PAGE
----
Periparturient Infections and Structural Abnormalities

CHAPTER 76 Periparturient Infections and Structural Abnormalities

A variety of periparturient conditions may interfere with normal parturition or adversely affect the health or fertility of does after parturition. Fortunately, these conditions are not encountered frequently in goats but they are of grave concern to owners when they do occur.


Excessive accumulation of fluid in the amniotic (hydramnios) or the allantoic (hydrallantois) sacs are infrequent complications of pregnancy. They are common in cattle but are rare in other species,1 although there are two published reports of hydrops in goats.2,3 The underlying cause of this condition is not known, but hydrops is encountered in the latter half of pregnancy and is characterized by rapid and progressive abdominal distention. The distention is a reflection of the accumulation of excess fluid within one or the other of the placental compartments. Normal fluid amounts in the pregnant goat uterus are 0.5 to 1.5 L, which may be increased greater than 10-fold in cases of hydrops. Other clinical signs are the result of compression of other organs by the expanding uterus and include a decrease in appetite, tachycardia, tachypnea, dyspnea, generalized weakness, and, finally, recumbency.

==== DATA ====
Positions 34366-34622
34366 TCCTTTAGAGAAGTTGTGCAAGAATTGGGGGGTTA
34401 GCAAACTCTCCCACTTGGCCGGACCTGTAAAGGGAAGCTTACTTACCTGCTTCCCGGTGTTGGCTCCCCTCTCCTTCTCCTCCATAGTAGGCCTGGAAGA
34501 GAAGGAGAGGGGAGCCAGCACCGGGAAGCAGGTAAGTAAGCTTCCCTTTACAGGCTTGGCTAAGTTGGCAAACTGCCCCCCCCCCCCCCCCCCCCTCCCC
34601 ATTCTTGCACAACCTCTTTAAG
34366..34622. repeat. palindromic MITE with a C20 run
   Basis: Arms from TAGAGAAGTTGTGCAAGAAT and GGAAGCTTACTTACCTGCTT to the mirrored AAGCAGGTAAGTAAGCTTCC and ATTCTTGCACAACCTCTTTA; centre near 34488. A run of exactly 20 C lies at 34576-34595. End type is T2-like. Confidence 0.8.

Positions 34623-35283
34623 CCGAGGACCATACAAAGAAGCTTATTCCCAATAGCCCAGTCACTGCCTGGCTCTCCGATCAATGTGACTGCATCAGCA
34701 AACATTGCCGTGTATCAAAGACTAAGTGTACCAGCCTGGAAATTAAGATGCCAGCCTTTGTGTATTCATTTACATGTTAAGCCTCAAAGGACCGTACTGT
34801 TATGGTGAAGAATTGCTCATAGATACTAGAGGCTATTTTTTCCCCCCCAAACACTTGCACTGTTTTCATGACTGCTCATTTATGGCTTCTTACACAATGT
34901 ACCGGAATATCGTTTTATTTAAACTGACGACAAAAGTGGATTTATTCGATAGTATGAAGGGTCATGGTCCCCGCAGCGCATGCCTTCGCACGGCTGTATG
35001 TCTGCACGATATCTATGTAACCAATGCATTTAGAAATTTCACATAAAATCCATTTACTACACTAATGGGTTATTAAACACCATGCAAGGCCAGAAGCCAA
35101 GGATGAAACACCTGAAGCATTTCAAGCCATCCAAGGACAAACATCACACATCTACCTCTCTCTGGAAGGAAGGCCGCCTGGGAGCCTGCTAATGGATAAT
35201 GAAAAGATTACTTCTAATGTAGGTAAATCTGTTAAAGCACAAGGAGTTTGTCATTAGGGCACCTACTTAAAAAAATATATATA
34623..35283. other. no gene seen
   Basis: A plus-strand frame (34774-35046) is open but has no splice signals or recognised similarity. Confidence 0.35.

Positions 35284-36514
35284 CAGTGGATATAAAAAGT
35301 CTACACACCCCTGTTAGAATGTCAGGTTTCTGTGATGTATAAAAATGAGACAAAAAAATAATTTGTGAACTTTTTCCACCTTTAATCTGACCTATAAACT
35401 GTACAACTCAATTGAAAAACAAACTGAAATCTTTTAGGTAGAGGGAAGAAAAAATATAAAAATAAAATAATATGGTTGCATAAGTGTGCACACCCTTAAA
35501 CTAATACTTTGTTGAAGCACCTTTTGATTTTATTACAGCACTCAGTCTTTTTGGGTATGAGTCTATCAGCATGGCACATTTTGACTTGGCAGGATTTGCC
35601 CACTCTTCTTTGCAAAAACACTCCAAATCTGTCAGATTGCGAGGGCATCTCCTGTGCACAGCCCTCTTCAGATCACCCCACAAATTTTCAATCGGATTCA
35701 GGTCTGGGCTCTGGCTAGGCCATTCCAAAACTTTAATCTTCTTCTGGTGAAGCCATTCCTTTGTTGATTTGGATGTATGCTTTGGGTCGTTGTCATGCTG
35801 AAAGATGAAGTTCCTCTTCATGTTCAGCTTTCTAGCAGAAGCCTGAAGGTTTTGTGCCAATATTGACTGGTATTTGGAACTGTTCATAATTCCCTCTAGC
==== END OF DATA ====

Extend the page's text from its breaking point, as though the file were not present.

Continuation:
The excess fluid that accumulates in hydrops has an electrolyte composition more similar to extracellular fluid than to amniotic or allantoic fluids. In cows, an abnormal fetus (hydramnios) or placenta (hydrallantois) is associated with excessive accumulation of fluids. In goats, the fetus may have congenital abnormalities, be underdeveloped, or be apparently normal but not viable. The placenta has gross and microscopic pathologic changes, most commonly edema and necrosis. The placentomes are reduced in number and are structurally abnormal.